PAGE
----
“You don’t just have these silent but deadly bullets flying over; you’ve got a sound effect coming off them that would keep the defenders’ heads down, Every army likes an edge over its opponents, so this was an ingenious edge on the permutation of sling bullets.” – John Reid of Trimontium Trust
BURNSWARK HILL, SCOTLAND – Archaeologists have discovered what might be one of the earliest terror weapons in history: whistling sling bullets used by Roman centurions over 1,800 years ago.
Archaeologists have been finding slingshot bullets at Roman and Greek sites for years. Bullets with holes punched in them have been found at battle sites in Greece from the second and third centuries BC, but most archaeologists working on those sites assumed the holes were meant for poison. But, that theory doesn’t exactly hold water. The holes are too small, and there isn’t any guarantee that the stones would ever puncture the skin.
The researcher who first came up with the idea that the stones were designed to whistle was John Reid, an archaeologist working with Trimontium Trust, a Scottish historical society working on the archaeological investigation at Burnswark Hill. He got the idea from his brother, a fisherman.
“I said [to my brother]. ‘Don’t be stupid; you’ve no idea what you’re talking about. You’re not an archaeologist,’ And he said, ‘No, but I’m a fisherman, and when I cast my line with lead weights that have got holes in them like that, they whistle’…Suddenly, a light bulb came on in my head — that’s what they’re about. They’re for making a noise.” – John Reid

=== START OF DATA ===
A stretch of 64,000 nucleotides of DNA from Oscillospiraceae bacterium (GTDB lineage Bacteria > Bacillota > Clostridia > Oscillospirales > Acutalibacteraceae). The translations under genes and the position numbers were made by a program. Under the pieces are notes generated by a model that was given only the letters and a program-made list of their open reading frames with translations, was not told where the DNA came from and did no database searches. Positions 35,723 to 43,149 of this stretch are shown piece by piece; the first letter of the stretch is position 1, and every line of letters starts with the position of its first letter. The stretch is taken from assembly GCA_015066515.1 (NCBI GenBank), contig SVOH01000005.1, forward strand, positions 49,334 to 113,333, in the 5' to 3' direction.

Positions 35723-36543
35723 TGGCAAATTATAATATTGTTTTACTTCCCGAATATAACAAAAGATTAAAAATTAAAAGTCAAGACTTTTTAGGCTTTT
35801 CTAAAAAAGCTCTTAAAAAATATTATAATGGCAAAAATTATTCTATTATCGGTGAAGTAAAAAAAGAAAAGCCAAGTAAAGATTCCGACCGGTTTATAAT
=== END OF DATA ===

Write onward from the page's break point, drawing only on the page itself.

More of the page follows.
In the 1st and 2nd centuries AD, Rome was trying to make a conquest out of ancient Britain. They knocked down the southern half on the island, establishing their presence in the city of London, which still flourishes today as England’s capital. The tribes up north weren’t too happy about the Roman invasion, and to keep hold of the ground they had, Emperor Hadrian built the famous “Hadrian’s Wall”. From there, a conquest of northern Britain and modern-day Scotland was then launched.
The Scots-Gaelic tribes in the north were a fierce and independent people, though, and they had the terrain on their side. The farther north you go in Britain, the harder it is the navigate an army. The Gaelic tribes practiced guerrilla warfare. They knew the land better than the Romans, and servicing an army that far north was extremely difficult. Eventually, the Romans decided to pull their troops back behind the wall and retreat south.
When Rome was invading Britain, Roman legions would be joined by auxiliary troops armed with slingshots. They were experts at what they did, able to fire a heavy sling bullet or stone at speeds of 100 mph. The biggest stones could actually take a man’s head clean off of his shoulders.
It’s likely the Romans were trying to use these weapons to instill fear in the hearts of the “barbarian” defenders they were fighting northern Scotland. In that terrain, against those kind of fierce warriors, when all the odds were against them, the Roman soldiers could use any advantage they could get a hold of. Reid speculates that the assault at Burnswark Hill was a huge battle meant to demonstrate to the natives what, exactly, would happen to them and their families should they resist the might of the Roman Empire.
The archaeologists and researchers will continue to work on Burnswark Hill. For now, the dig is left in the hands of the Scottish historical society. Hopefully, more artifacts and insights as to Scotlands early history will be discovered in the future.